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One last mystery remains: who were the men in the photograph? Or perhaps more accurately, who were the men and boys in the photograph? While none of the men are old, the two figures in the top left corner, particularly the one on the left, cannot be any older than their mid-teens. It is unlikely that we will ever discover the identity of any of the men (although if you recognise anyone, please do get in touch), but the harrowing accounts of miners and mine rescue workers from the early 1900s shows that serving in the Mines Rescue Service must have required an extraordinary amount of bravery, and one can only imagine the horrors they faced, even with cutting-edge breathing apparatus.


Dr Jennifer Aston

With thanks to Mary Oates at Merthyr Tydfil Library and Andrew Watson at MRS Training & Rescue.

[i] For more information see:

Capturing social capital


Dowlais employees wearing the uniforms of the Twelfth Glamorganshire Volunteer Rifle Corps. Dowlais House, 1870. Showing front row: Dr. Burns; William Jenkins [seated]; George T Clark, trustee seated]; Dr. Pearson Cresswell [seated]. Back row: M.C. Harrison; Matthew Hirst; Edward Williams; Matthew Truran; William Menelaus, general manager; George Martin; David James. Photograph courtesy of Glamorgan Archives, Wales.


An important part of our project is attempting to chart the interconnected nature of professional men and their families in the nineteenth century, and the photograph above is a wonderful representation of this.

William Jenkins (seated left on the front row) is one of the project’s cohort members, and the subject of another blog entry. He was connected to Edward Williams (standing third from left behind William) through the marriage of his daughter, Alexandra Octavia, to Edward’s son Penry. William and Edward were both members of the South Wales Institute of Engineers and the North of England Mining and Mechanical Engineers alongside Matthew Truran (stood to Edward’s left) and Matthew’s father Samuel (who sadly died in 1860 when a faulty pipe leaked poisonous gas into his office). However their connection ran even deeper, with newspaper reports of Matthew’s funeral revealing that Edward’s son Penry and his brother Aneurin (M.P for Middlesbrough) were Matthew’s nephews, thus making Edward and Matthew brothers-in-law, as well as colleagues.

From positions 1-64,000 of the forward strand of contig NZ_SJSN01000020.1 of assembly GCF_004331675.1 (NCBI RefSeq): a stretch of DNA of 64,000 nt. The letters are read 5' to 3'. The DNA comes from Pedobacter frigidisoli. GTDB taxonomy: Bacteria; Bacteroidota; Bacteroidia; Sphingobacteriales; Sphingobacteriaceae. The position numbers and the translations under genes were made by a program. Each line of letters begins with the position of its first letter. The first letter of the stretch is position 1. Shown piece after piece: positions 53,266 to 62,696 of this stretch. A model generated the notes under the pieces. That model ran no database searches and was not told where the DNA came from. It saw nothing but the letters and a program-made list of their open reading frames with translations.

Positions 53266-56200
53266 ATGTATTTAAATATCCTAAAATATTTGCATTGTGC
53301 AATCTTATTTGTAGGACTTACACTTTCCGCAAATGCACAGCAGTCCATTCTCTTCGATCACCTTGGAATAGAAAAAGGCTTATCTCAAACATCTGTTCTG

Alongside volunteering together in the Twelfth Glamorganshire Volunteer Rifle Corps, and working together in the Dowlais Works, many of these men and their families also held important positions in the local community. David James (standing, far right) was the cousin of cohort members Frank James, who served for many years as Registrar to Merthyr Tydfil, and on the committees of the Merthyr Board of Guardians and School Board, and Charles Herbert James who served as M.P. for Merthyr Tydfil and was chairman of the Merthyr Newspaper Company.

It seems that the relationships and connections between the men who posed in their smart uniforms in front of Dowlais House in 1870 are almost too numerous to count. Yet the scope of the Professions project allows us to examine the professional and personal interactions of these men on a scale that has not previously been attempted. This analysis is slowly revealing an incredibly complex and intricate network of social capital, a concept that was central to defining and enforcing the boundaries of the professional classes.


Dr Jennifer Aston

Show Me The Money! Harold Robert Prideaux – Railway Clerk

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Staff wages, Great Western Railway, 1833-1956